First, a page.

Claim Unemployment Benefits in Kentucky
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Unemployed residents of Kentucky may find that claiming benefits for unemployment is not as difficult as they had imagined.
In fact, the process is fairly straight forward and was designed to help those who are actively seeking work.
- How to Claim Unemployment Benefits in Kentucky
- How Much Federal Unemployment Benefits Can Kentucky Residents Receive
Being that unemployment benefits are designed to be a temporary form of aid, most applicants will only claim unemployment benefits for a total of 26 weeks.
However, in some instances unemployment benefits extension can be granted for those who need extra time. To learn more about the application process for unemployment benefits in Kentucky, read the sections below.
Kentucky Unemployment Resources
How to Claim Unemployment Benefits in Kentucky
Individuals hoping to claim unemployment benefits in Kentucky should first familiarize themselves with the eligibility requirements needed to receive federal unemployment benefits. The biggest factor that is taken into consideration with each unemployment application is the reason why the applicant is currently unemployed.
The applicant must be unemployed due to no fault of their own, and confirmation of this fact must be provided by their employer on their unemployment benefits claim. The applicant’s employer will be notified of the submitted application and will be asked to either attend the hearing or submit a formal testimony relaying why the applicant was terminated from his or her job.
Reasons that an applicant may be found ineligible to receive federal unemployment benefits include:
- Misconduct in the work place, or not following the rules and regulations set in place by the employer.
- Illegal activity such as theft or sexual harassment within the work place.
- Incarceration occurring during the work period.
- Drug or alcohol abuse during work hours that prevents the employee from fully performing their job.
- Willful violation or lack of interest in the needs of the employer.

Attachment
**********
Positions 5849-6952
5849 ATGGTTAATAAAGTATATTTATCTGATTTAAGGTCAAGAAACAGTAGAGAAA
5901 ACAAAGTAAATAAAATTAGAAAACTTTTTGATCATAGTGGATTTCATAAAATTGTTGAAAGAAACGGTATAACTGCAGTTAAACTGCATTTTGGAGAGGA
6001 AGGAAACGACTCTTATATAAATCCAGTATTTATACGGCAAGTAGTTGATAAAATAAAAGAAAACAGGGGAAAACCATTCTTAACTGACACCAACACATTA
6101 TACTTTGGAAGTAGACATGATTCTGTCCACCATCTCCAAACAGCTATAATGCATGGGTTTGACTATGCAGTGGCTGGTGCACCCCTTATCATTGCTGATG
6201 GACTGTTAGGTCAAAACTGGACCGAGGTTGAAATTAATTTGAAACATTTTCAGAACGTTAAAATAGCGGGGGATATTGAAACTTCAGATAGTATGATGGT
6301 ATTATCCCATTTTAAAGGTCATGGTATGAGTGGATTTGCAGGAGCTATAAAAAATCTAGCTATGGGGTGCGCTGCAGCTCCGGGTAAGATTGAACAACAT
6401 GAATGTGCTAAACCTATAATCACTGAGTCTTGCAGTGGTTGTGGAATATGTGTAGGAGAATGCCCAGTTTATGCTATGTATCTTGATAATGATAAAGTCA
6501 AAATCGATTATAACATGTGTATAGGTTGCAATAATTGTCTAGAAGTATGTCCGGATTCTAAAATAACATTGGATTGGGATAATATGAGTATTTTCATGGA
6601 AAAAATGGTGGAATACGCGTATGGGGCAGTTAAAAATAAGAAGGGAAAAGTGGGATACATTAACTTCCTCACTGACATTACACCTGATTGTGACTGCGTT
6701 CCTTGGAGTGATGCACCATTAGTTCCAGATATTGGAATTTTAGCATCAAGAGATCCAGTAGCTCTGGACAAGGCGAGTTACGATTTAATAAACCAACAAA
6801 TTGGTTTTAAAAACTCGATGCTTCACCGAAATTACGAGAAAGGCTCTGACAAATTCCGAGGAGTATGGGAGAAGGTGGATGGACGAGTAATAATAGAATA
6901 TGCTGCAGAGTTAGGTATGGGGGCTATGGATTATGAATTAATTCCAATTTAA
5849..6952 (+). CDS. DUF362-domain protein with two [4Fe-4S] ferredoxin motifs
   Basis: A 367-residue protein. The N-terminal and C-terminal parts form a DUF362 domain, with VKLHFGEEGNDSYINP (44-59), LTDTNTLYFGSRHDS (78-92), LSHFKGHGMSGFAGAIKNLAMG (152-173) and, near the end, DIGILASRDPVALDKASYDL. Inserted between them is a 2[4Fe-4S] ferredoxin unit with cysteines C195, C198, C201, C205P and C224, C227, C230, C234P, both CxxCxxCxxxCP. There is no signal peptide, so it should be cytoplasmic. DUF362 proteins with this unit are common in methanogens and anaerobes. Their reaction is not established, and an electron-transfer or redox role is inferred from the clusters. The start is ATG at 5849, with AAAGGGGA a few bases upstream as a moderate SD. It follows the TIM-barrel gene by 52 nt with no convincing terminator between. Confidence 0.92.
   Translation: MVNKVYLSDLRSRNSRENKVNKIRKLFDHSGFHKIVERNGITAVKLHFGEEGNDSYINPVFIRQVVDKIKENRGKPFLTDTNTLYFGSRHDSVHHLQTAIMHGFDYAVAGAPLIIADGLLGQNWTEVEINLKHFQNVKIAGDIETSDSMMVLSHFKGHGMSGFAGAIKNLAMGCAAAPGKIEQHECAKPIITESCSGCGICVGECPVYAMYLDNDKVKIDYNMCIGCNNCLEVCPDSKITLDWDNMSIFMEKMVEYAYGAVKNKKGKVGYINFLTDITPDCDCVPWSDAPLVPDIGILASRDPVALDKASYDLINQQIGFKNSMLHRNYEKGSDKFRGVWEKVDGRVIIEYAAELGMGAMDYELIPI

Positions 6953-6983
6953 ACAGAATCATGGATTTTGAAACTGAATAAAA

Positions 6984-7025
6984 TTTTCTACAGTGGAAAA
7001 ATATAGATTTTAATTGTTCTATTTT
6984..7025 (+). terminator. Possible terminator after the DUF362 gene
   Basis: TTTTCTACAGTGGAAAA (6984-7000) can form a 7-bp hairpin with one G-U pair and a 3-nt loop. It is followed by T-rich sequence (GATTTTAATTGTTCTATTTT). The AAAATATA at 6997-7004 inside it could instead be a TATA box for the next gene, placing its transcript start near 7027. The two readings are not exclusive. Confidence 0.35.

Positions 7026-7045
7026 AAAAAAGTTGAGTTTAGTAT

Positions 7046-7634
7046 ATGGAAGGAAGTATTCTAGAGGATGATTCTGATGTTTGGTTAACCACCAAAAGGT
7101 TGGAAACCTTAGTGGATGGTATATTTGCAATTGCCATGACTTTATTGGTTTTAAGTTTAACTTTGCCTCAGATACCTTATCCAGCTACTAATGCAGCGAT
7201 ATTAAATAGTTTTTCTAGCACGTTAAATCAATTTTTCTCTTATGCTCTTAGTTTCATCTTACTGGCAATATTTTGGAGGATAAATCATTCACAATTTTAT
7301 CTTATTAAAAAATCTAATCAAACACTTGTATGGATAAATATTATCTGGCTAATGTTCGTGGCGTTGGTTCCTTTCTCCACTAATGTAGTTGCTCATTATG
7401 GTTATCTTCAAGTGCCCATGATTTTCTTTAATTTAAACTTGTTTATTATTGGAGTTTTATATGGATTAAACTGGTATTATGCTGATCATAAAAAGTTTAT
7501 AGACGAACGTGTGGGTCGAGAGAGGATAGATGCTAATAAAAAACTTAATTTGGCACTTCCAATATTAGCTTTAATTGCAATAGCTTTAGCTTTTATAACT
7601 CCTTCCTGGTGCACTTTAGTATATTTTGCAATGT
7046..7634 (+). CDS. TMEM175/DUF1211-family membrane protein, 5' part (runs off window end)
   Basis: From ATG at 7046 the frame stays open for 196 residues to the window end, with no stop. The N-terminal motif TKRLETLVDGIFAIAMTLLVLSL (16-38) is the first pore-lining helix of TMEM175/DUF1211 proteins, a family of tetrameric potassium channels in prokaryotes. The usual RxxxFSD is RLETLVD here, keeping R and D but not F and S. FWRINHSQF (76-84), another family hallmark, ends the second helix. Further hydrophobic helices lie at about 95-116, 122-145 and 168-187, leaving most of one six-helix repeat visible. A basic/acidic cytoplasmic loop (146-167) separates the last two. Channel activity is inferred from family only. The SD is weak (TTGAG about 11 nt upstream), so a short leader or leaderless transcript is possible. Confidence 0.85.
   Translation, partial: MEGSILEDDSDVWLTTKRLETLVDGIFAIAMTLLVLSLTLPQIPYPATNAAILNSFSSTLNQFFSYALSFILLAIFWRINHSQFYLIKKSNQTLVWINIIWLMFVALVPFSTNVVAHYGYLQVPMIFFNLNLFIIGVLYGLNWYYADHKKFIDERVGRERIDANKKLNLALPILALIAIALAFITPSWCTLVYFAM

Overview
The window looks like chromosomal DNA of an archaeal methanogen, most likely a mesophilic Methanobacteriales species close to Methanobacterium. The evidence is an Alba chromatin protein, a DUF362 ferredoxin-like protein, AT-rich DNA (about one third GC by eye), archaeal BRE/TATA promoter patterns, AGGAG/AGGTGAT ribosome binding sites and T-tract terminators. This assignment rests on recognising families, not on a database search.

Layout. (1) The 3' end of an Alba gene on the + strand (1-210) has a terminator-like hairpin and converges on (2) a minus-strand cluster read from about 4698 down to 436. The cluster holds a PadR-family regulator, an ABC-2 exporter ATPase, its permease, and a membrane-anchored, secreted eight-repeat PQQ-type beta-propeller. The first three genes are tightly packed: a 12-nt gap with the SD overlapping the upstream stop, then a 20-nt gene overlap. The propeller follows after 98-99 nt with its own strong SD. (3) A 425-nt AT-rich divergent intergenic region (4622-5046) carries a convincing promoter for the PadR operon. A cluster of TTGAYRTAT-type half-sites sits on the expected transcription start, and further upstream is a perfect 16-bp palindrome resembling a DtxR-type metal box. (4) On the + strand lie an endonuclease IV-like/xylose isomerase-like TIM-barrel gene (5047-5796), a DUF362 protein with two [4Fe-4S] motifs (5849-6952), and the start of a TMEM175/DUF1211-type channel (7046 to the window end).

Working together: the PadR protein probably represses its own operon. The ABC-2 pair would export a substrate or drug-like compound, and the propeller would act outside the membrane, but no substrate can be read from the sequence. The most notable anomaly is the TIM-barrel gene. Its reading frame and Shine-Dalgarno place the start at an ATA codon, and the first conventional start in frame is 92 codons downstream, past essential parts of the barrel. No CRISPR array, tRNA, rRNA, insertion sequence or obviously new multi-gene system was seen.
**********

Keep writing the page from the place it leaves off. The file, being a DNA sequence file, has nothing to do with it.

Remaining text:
Just because an applicant has left his or her job voluntarily, does not necessarily mean the applicant will automatically be disqualified from claiming benefits for unemployment. Some scenarios such as dangerous work conditions, verbal, mental or physical abuse, the illegal withholding of wages, sexual harassment or demands to work excessive hours will all be considered on a case-by-case basis and may still allow an applicant to claim unemployment benefits.
While an applicant is filing for unemployment, there are specific qualifications they must maintain in order to be considered. For example, all applicants must file biweekly claims throughout the duration of their claim as beneficiaries. Even after approval, the applicant must keep a record of the names, emails, addresses, phone numbers and any additional information needed to show an adequate record of all jobs the applicant has applied to.
Failure to continually complete these steps could inhibit the applicant from claiming benefits for unemployment. This information is vital to keep in mind since all federal unemployment benefits are intended only as temporary relief until the applicant seeks out new form of employment. Failure to continue to look for jobs, or rejecting a job offer can be viewed as fraud, in which case you can be charged accordingly.
Not all applicants are able to actively seek out work while receiving federal unemployment benefits. Applicants who are faced with temporary mental or physical disabilities that prevent them from working full or part time jobs will still be considered eligible to claim unemployment benefits as long as their disabilities are not found to be long term.
Those who are unable to seek out work due to an out-of-state move that came as a direct result of domestic violence, or due to the immediate need to supply care to an ill family member will also be taken into special consideration and may still be eligible to qualify for unemployment benefits.
How Much Federal Unemployment Benefits Can Kentucky Residents Receive?
The amount an applicant is eligible to claim on unemployment varies from state to state, but almost all benefits are based directly upon the amount of money the applicant at their last employment. The state of Kentucky checks recent work history during a one year “base period” in order to determine the eligibility and amount an applicant can claim from unemployment benefits.
In order to qualify, an applicant must have earned a minimum of $750 in one quarter of the base period. UI applicants must also have earned at least $750 outside of their highest paid quarter within that base period. The wages that an applicant received in the last two quarters of the base period must be at least eight times the weekly benefit amount.